Taku Yamamoto (Kanazawa University, Japan)

Posted on Friday, March 5th, 2010

‘Locating the Pacific Stevenson in Japanese Literature’

Robert Louis Stevenson was highly appreciated among prewar Japanese novelists. While a prominent author, Soseki Natsume (1867-1916) ardently admired Stevenson’s sophisticated narrative style especially of New Arabian Nights, Atsushi Nakajima (1909-42) was more interested in his later life in Samoa and wrote a full-length biographical novel Light, Wind, and Dreams (1942), based on The Vailima Letters.  This paper will examine Stevenson as a literary object to locate the Pacific Stevenson and its socio-historical significance in the Japanese literary scene.

Light, Wind and Dreams is not a mere translation of Letters but appears to be a creative work when we see how the author conflated the original materials and his own literary comments. Critics of Japanese literature have mainly discussed Nakajima’s biographical aspects such as his physical fragility and experience as an educational bureaucrat in colonial Palau, exploring his intention of writing about the Scottish tusitala who had died almost half a century before.  However, they have not paid much attention to the differences among the ‘real’ Stevenson in Samoa and the RLS in his own writings and consequently failed to notice the significance of Nakajima’s version of Stevenson.  Considering the fact that the prewar Japan was one of the colonial powers but the only non-Western imperial country, we will recognize that Nakajima’s creation is not so simple as it seems but rather requires careful readings of both English and Japanese materials to unravel the complicated tangle of textual, biographical, and historical elements.  An atrabilious and domestic Stevenson in Light, Wind and Dreams is a product of Nakajima’s view about a sympathetic colonizer towards the indigenous tribes and his cognitive limitation over the international affairs of colonialism.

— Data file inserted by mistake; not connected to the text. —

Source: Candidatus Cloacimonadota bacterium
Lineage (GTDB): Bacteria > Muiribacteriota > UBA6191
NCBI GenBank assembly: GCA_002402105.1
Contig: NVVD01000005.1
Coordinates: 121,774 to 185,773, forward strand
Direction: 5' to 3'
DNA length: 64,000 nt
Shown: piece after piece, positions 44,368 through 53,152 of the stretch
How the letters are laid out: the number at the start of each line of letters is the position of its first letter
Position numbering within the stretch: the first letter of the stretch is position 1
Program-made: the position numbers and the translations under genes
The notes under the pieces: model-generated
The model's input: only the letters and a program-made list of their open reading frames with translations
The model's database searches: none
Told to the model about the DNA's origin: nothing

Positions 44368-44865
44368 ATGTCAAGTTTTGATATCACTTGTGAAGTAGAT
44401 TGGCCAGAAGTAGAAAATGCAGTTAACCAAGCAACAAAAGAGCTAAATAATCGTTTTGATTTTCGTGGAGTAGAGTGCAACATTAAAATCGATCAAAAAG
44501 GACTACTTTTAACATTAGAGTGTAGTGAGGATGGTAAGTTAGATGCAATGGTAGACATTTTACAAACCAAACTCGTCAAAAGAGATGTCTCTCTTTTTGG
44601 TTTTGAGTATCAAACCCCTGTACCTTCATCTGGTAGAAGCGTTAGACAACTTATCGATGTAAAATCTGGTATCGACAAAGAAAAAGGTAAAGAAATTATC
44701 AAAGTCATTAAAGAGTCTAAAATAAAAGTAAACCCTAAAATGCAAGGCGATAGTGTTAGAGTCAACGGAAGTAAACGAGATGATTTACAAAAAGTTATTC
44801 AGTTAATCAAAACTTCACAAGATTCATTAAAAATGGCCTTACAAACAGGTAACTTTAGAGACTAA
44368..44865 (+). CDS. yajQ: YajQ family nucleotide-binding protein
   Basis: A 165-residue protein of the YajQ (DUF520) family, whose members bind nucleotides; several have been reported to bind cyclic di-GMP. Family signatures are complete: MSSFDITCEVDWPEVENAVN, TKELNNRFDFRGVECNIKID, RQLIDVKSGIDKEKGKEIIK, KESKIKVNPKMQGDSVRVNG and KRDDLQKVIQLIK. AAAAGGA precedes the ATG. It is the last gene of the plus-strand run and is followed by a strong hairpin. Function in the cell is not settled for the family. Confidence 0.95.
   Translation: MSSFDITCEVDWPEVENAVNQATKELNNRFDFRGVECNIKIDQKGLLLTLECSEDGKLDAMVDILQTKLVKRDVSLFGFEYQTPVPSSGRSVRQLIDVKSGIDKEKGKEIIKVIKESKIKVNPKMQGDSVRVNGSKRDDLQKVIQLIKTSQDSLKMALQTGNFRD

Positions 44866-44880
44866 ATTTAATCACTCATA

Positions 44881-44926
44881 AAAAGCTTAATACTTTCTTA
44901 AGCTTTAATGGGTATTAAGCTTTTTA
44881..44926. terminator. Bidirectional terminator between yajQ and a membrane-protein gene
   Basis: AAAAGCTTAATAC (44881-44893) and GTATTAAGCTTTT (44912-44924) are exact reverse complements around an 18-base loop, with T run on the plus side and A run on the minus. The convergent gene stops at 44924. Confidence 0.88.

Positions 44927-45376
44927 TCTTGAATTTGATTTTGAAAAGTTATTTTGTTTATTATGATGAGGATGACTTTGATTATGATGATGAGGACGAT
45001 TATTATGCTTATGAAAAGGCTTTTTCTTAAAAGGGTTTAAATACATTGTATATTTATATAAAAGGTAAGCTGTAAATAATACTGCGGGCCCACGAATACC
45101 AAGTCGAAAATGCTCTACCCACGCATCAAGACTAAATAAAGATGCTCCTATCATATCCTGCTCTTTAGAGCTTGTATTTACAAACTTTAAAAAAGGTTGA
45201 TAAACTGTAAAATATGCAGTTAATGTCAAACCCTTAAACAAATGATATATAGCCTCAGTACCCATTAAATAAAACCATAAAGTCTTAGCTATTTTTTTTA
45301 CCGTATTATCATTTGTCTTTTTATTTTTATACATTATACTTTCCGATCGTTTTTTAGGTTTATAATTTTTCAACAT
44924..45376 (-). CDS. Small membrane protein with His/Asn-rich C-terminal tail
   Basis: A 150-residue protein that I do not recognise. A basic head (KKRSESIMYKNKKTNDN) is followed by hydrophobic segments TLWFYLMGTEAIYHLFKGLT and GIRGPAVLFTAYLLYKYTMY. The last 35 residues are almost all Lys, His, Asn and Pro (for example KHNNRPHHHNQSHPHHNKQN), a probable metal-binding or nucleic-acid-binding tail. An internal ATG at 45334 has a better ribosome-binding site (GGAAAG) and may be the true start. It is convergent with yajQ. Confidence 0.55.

Categorized as Abstracts

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